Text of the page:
I recently came upon a New York Times Magazine article by Virginia Heffernan regarding Twitter’s “claustrophobic” feel; an experience where the constant chatter of strangers’ tiniest doings finally becomes mindless noise. At the center of that experience is an emptiness: the realization that we are alone in many ways.
The meanness, the smallness, of our connections becomes apparent. A deeper connection is independent of our Facebook friends or Twitter followers. Were I to imitate Bruce Sterling, I might refer to this as “poverty.” Where is the richness in life that comes from deep, satisfying relationships with others?
Using Twistori to observe Twitter’s emotional zeitgeist, Heffernan writes,
The vibe of Twitter seems to have changed: a surprising number of people now seem to tweet about how much they want to be free from encumbrances like Twitter…
“I wish I didn’t have obligations,” someone posted not long ago. “I wish I had somewhere to go,” wrote another. “I wish things were different.” “I wish I grew up in the ’60s.” “I wish I didn’t feel the need to write pointless things here.” “I wish I could get out of this hellhole.”
The inner vibe hasn’t changed. No matter how much or how long we distract ourselves with it, interesting technology is an empty shell. As an end in itself, it will never, ever satisfy.
I’ve been asked a number of times what a widget is, and my answers have changed as widgets have changed.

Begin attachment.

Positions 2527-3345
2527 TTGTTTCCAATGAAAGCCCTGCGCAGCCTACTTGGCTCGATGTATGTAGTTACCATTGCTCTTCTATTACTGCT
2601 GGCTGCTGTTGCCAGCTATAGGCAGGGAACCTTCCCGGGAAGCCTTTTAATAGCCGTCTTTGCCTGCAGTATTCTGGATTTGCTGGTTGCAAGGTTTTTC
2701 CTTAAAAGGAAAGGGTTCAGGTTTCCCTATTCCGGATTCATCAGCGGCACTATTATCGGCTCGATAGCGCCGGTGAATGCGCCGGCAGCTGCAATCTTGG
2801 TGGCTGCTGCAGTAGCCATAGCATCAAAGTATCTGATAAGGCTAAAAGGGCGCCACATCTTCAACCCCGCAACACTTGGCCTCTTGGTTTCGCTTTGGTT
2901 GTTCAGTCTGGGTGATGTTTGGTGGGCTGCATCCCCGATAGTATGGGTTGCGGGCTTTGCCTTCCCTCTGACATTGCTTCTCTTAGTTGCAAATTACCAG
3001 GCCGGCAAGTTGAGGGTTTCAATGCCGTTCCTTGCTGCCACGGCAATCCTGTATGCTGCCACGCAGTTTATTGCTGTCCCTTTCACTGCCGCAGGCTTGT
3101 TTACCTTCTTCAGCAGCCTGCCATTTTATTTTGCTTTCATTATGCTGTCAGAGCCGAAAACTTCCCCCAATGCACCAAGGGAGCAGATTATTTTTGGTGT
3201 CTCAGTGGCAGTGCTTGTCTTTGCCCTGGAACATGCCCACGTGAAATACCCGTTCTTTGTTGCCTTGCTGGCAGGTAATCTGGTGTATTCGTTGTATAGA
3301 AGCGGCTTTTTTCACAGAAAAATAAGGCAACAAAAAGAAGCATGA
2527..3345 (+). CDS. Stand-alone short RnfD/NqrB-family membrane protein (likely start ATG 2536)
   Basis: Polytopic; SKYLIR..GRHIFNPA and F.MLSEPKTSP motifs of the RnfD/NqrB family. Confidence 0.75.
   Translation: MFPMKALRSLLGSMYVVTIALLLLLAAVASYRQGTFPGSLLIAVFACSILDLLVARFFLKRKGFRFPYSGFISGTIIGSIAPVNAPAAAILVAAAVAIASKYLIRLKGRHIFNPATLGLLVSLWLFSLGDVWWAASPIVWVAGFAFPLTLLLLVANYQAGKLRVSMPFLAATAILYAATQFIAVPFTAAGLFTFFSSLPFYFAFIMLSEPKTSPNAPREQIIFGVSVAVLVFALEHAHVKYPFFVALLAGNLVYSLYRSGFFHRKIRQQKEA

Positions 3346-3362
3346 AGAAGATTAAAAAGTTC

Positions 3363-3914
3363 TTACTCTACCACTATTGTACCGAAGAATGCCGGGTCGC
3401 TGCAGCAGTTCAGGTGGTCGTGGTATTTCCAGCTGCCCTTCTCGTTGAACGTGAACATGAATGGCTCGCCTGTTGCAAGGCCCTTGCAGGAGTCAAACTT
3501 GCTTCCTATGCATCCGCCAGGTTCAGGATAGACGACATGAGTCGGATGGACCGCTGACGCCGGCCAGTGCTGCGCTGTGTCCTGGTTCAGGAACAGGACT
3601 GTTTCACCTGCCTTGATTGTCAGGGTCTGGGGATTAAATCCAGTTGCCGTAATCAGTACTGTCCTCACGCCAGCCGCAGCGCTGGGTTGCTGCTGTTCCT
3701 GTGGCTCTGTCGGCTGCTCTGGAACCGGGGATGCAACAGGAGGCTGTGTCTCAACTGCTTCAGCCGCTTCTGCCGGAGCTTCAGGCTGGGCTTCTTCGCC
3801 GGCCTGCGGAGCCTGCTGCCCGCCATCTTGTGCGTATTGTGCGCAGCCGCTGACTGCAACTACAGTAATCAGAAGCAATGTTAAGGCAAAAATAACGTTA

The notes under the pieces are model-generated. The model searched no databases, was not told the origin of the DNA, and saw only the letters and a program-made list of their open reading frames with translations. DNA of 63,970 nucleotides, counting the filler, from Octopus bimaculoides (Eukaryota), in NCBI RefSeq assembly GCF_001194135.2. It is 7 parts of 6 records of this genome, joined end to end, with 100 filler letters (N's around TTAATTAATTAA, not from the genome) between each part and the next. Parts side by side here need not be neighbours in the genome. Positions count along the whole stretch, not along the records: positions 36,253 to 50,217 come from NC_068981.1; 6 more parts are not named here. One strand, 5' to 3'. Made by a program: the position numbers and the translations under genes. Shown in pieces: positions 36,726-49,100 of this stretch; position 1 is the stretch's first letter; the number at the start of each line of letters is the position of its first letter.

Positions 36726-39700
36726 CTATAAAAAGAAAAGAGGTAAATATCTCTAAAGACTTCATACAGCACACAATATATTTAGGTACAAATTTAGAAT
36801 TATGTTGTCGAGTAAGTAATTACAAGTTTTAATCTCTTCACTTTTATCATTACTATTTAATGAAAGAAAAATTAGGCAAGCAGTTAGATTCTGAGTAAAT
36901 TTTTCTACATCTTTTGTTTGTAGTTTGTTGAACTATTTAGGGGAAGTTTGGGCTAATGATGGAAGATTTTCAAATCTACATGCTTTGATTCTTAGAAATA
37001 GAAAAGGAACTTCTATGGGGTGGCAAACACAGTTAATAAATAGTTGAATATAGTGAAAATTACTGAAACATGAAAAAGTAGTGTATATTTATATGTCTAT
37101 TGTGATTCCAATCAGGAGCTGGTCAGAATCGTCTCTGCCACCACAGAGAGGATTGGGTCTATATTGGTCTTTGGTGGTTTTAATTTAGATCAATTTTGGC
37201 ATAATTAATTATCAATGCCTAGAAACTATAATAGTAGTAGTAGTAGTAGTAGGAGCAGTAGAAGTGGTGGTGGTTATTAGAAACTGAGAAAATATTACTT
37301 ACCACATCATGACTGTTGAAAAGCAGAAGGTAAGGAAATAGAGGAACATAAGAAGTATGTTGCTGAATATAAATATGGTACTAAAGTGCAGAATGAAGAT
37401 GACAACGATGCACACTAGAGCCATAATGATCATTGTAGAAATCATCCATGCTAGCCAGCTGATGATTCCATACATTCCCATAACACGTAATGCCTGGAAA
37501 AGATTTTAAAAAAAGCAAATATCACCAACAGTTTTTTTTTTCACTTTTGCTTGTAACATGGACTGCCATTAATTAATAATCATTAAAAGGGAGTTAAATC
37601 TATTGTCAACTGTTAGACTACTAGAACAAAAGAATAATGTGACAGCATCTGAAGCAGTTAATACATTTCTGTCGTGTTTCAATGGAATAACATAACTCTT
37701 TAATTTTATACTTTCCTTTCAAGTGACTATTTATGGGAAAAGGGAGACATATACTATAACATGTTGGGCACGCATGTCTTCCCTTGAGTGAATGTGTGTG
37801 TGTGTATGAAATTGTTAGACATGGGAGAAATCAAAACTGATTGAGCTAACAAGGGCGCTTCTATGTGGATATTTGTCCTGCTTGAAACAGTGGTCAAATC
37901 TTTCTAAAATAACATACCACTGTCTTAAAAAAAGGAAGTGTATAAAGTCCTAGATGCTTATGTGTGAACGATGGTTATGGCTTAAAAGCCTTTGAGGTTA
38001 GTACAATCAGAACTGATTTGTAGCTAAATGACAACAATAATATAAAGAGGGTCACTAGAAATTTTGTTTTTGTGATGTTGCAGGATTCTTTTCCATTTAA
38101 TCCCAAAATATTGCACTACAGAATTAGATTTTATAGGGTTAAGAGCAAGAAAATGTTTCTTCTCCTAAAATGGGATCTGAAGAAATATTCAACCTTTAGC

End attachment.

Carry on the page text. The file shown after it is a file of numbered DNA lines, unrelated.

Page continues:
We’ve all heard the term used in manufacturing; you manufacture a “widget,” when you don’t really care what it is you’re manufacturing. It’s a “widget.” A thing.
Then it was repurposed for use in developer circles when referring to GUI development. A widget is one of a set of decorative and functional pieces for a user interface. For example,
- A scrollbar
- A button
- A dropdown list
Now it’s been repurposed again, and made weirder. Perhaps this is better than creating some meaningless neologism, though.
- Allow you to submit your credit card number to donate to a cause
- Browse an online catalog in a very small space
- Flip through a photo album
- Play or download music
- List news items from an RSS feed
- Edit a wiki or keep track of recent changes
- Share files
For example, Cory Doctorow writes a new fiction book titled Little Brother. He wants the widest possible audience for his work, and assumes that people will pay for certain versions. So he releases the content under a Creative Commons license, and has a widget created that allows people to listen to the audiobook.
They’ve been confused with “badges,” which display an affiliation but generally don’t do anything other than link to an external site.